The National Strategy for Trusted Identities in Cyberspace (NSTIC) is working towards a distributed identity ecosystem that facilitates authentication and authorization without compromising privacy. NSTIC points out that this is a great opportunity to leverage the technology to enable a wide array of new citizen-facing digital services while reducing costs and hassles for individuals and government agencies alike.
Vulture at the Wheel When I took my seatbelt off, the Caterham 160 didn’t beep at me. I didn’t get electronically reprimanded when I got out and left the headlights on and I didn’t have any problems bluetoothing my phone to the radio because it doesn’t have Bluetooth. Or a radio.
An interactive photo of the Caterham. Click on a spot and the image will re-focus itself there
The entertainment system in the Caterham 160 comes from Suzuki, in the form of a 660cc turbocharged three cylinder engine putting out 80hp.
It represents a refreshing antidote to lardy, tech-laden cars. The Seven was famously designed by Lotus in 1957 under a mantra of “adding lightness”, and the newish 160 proves the point. It’s the same back-to-basics philosophy as Raspberry Pi has adopted. I may be the first person to have drawn parallels between Colin Chapman and Eben Upton, but it works.
Just as the Raspberry Pi is the best way to learn about computing by cutting out all the fluff, the Caterham Seven should be an essential part of everyone’s motoring education. This is a car where paint is an optional extra and the rawness is exhilarating.
Caterham Seven 160: Exhiliratingly raw and excellent fun to drive
The “160” comes from the power-to-weight ratio. This car weighs a little under half a tonne. My 70 kilos makes a difference. The added lightness means the suspension is that little bit lighter, the 14 inch 155/65 Avon tyres thinner and there is a multiplier between lightness and finesse. The steering, unassisted of course, has a level of feel you don’t get in anything else. Not even a Lotus, and that’s leagues better than something with a German or Italian badge.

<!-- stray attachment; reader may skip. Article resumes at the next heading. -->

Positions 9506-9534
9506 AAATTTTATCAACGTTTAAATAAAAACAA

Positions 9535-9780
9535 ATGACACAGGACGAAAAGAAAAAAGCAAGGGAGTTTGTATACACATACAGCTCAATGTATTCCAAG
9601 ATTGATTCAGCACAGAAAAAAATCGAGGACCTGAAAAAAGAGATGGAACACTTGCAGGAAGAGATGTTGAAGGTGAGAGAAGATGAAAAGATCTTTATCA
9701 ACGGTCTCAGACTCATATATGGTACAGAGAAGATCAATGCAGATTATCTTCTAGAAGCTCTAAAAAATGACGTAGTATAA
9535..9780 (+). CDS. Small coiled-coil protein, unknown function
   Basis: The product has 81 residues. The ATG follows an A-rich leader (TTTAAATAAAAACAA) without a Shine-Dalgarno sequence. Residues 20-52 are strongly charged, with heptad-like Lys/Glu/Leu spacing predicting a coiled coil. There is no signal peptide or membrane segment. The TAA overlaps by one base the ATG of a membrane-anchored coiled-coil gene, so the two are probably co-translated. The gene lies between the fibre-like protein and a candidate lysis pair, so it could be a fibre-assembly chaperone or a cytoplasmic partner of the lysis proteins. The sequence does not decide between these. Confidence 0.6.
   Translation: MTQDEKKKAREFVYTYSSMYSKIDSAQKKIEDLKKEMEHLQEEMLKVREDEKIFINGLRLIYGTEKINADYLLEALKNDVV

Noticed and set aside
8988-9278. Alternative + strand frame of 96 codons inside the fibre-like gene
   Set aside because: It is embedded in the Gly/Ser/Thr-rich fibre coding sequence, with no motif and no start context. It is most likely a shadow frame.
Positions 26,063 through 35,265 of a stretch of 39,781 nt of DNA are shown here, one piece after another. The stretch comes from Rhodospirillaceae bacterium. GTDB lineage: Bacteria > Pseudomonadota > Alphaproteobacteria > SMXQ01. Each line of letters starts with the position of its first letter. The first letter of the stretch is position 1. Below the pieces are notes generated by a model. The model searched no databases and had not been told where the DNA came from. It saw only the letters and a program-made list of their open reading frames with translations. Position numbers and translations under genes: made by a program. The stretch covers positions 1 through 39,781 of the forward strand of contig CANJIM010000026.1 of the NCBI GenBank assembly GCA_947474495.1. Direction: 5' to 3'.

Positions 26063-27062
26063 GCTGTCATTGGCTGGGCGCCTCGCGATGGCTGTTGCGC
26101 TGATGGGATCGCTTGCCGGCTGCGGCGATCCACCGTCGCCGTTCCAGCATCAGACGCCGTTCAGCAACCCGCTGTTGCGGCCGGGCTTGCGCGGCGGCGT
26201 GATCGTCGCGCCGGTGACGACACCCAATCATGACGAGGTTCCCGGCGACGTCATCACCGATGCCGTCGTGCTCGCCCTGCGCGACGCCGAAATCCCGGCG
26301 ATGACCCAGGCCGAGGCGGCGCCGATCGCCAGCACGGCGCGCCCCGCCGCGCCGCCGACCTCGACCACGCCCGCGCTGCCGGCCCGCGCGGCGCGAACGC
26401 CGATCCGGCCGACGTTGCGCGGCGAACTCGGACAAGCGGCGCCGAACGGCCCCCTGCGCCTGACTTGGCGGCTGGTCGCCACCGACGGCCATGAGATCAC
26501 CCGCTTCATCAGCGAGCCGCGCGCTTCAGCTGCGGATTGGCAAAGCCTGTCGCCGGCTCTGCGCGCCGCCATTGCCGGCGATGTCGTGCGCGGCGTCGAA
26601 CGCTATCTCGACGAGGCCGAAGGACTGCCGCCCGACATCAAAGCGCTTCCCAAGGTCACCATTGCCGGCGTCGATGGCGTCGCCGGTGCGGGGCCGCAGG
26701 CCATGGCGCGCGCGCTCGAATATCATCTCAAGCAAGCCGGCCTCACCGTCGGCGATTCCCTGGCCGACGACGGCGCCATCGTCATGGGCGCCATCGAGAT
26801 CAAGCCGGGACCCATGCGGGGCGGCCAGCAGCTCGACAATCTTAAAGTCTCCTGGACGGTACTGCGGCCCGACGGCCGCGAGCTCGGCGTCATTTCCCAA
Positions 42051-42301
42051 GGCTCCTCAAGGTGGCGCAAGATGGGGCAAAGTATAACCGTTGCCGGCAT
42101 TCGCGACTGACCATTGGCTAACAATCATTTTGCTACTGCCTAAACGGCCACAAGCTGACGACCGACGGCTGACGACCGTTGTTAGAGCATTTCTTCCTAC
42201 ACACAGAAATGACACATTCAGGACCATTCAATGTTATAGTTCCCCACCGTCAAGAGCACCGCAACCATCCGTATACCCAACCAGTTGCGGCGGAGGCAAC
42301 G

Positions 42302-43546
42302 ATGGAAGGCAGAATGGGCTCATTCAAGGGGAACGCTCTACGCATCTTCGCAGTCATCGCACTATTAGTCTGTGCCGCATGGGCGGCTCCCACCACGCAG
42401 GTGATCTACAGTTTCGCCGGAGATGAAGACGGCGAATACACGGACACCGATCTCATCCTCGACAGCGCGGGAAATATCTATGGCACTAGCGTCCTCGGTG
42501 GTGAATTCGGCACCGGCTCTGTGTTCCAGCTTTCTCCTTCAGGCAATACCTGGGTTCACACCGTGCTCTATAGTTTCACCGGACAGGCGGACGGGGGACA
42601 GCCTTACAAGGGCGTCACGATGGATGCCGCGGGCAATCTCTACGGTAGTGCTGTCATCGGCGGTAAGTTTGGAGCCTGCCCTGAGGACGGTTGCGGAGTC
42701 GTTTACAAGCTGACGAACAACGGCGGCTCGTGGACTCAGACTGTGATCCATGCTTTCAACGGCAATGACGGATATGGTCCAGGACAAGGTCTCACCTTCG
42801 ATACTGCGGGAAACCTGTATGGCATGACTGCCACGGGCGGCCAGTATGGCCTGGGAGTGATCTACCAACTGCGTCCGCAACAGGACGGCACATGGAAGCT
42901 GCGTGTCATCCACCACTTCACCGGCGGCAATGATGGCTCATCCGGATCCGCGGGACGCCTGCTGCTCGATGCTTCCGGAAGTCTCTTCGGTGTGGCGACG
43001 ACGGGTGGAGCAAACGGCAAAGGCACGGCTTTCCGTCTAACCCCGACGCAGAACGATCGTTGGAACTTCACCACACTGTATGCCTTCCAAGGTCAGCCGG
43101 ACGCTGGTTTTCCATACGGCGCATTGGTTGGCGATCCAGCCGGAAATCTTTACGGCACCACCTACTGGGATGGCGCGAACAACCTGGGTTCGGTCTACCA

Watching the wheels work is fun. I have to admit to aiming at cats’ eyes to see the wheel bobble, and I loved the sky reflected in the big chrome lights. The driving position is great and given the immediacy and delicacy of the whole experience you can be extremely precise. You steer with the power as well as the wheels; there is just the right amount of power to coax the tyres into relinquishing their grip. You won’t leave elevens along the street but you can modify the movement around roundabouts.
The balance of steering and oomph is something to relish. As I negotiated a chicane in a south London street, I thought “This isn’t traffic calming, it’s traffic exciting”. Speed bumps do, however, have to be treated with caution, particularly the dome-shaped “road wart” versions which need to be negotiated with two wheels up and two down to avoid scraping your bottom. I’d still not describe them as “calming”.
The UK government is hoping to force through a change in law to lower the legal threshold on punishments handed out to companies that make nuisance calls and send annoying texts to Brits.
A six-week consultation process was announced by the Department of Culture, Media and Sport this morning.
Culture Secretary Sajid Javid said that Whitehall was pushing for a change in the legislation, which currently requires the Information Commissioner’s Office to prove a firm had caused “substantial damage or substantial distress”, before proceeding with any action against such an outfit.
“Companies have bombarded people with unwanted marketing calls and texts, but have escaped punishment because they did not cause enough harm,” said Javid.
“Being called day after day may not be ‘substantially distressing’, but that doesn’t make it acceptable. I want to make it easier for companies to face the consequences of ignoring the law and subjecting us to calls or texts we have said we don’t want.”
The ICO added that the tweak to existing law would help the watchdog more readily punish rogue marketing firms. Information Commissioner Christopher Graham said:
The public clearly want to see a stop to nuisance calls and texts. We welcome this proposed change in the law which will enable the ICO to make more fines stick, sending a clear message to the spammers and scammers that the rules around cold calls and spam texts must be followed.
Last year, the regulator received 161,720 reports from people concerned about spam texts and nuisance calls.
The Ministry of Fun’s consultation process runs until 7 December. Details this way. ®